EREF Answers: A Deeper Look at City and State Recycling Goals

After landfilling, recycling is the most common method of waste management in the United States with 21% of municipal solid waste (MSW) processed at recycling facilities and 64% sent to landfills.* Across the U.S., cities and states are setting recycling goals to increase the recovery and beneficial reuse of materials.

Click the infographic above for more on U.S. recycling!

This America Recycles Day, learn more about these goals and U.S. recycling operations.

How are recyclables defined?

While recyclables may be defined specifically as commodity recyclables (i.e. paper, plastic, metal, glass) or include activities like composting or energy recovery from waste, an upcoming report from EREF has found at least 18 different ways states are defining and reporting recycling. This variability in definition makes it difficult to quantify actual diversion rates, as there is no set standard.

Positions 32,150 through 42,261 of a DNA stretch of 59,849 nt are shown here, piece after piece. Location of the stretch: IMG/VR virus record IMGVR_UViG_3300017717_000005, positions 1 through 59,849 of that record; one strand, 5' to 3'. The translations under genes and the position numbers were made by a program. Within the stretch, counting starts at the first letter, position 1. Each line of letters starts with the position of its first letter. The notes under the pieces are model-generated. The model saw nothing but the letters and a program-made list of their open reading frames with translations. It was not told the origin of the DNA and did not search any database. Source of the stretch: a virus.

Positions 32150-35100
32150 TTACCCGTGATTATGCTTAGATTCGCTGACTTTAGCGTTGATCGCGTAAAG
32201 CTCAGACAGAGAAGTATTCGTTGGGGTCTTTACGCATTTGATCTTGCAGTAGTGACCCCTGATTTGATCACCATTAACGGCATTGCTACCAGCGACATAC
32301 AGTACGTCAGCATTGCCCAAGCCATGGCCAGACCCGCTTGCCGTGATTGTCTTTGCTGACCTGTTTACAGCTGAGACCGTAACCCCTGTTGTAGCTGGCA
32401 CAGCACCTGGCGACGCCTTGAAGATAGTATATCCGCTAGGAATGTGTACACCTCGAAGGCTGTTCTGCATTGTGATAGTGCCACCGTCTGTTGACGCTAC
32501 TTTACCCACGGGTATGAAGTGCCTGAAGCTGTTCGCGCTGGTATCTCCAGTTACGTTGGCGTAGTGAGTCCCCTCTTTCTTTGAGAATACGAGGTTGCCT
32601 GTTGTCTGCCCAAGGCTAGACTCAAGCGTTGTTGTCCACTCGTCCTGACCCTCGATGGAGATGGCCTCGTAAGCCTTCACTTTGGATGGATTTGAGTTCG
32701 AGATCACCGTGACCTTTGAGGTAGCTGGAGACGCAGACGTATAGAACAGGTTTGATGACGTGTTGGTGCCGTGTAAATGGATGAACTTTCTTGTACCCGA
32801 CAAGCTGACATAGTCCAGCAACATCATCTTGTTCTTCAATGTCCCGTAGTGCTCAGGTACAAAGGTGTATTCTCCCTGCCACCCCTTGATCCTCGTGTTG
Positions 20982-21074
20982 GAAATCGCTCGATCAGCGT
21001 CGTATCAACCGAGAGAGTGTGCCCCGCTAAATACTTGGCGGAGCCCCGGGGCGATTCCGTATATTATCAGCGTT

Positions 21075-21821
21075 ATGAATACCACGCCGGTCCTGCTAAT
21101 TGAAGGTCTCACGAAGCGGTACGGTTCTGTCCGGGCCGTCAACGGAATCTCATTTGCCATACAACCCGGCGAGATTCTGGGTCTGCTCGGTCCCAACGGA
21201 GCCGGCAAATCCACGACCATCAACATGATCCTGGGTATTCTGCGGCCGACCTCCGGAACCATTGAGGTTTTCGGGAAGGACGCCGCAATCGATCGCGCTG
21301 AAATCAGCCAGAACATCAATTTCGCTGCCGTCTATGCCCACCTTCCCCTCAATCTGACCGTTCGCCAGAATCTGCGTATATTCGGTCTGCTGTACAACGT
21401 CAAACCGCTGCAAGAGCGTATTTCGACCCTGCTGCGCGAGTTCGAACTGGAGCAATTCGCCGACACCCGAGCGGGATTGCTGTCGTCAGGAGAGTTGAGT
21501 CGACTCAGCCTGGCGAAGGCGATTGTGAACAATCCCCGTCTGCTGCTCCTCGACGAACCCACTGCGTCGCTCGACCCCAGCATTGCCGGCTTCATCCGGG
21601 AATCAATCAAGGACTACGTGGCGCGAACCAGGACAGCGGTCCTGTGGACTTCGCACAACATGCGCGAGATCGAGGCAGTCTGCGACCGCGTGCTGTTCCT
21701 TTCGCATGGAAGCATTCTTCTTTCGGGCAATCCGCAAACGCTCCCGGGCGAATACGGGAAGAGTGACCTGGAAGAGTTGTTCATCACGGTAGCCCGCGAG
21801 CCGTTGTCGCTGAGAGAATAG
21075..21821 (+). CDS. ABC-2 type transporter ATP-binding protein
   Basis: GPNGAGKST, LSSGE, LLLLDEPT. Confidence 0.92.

Why are U.S. cities and states setting recycling goals and policies?

The most commonly cited reasons are to increase energy conservation, protect environmental quality, improve public health and better manage our resources.

How many states have recycling or diversion goals in place?

Currently, 45 states (90%) have set recycling or diversion rate goals, which range from encouraging specific, stated activities (e.g. recycling, composting) to focusing on reducing total waste being managed each year. Twenty-three of these goals are written as recycling goals.

What are the targeted recycling rates?

States’ target recycling rates range from 10% – 80% with some citing a deadline to reach the goal while others are open-ended.

Where do recyclable items go after discard?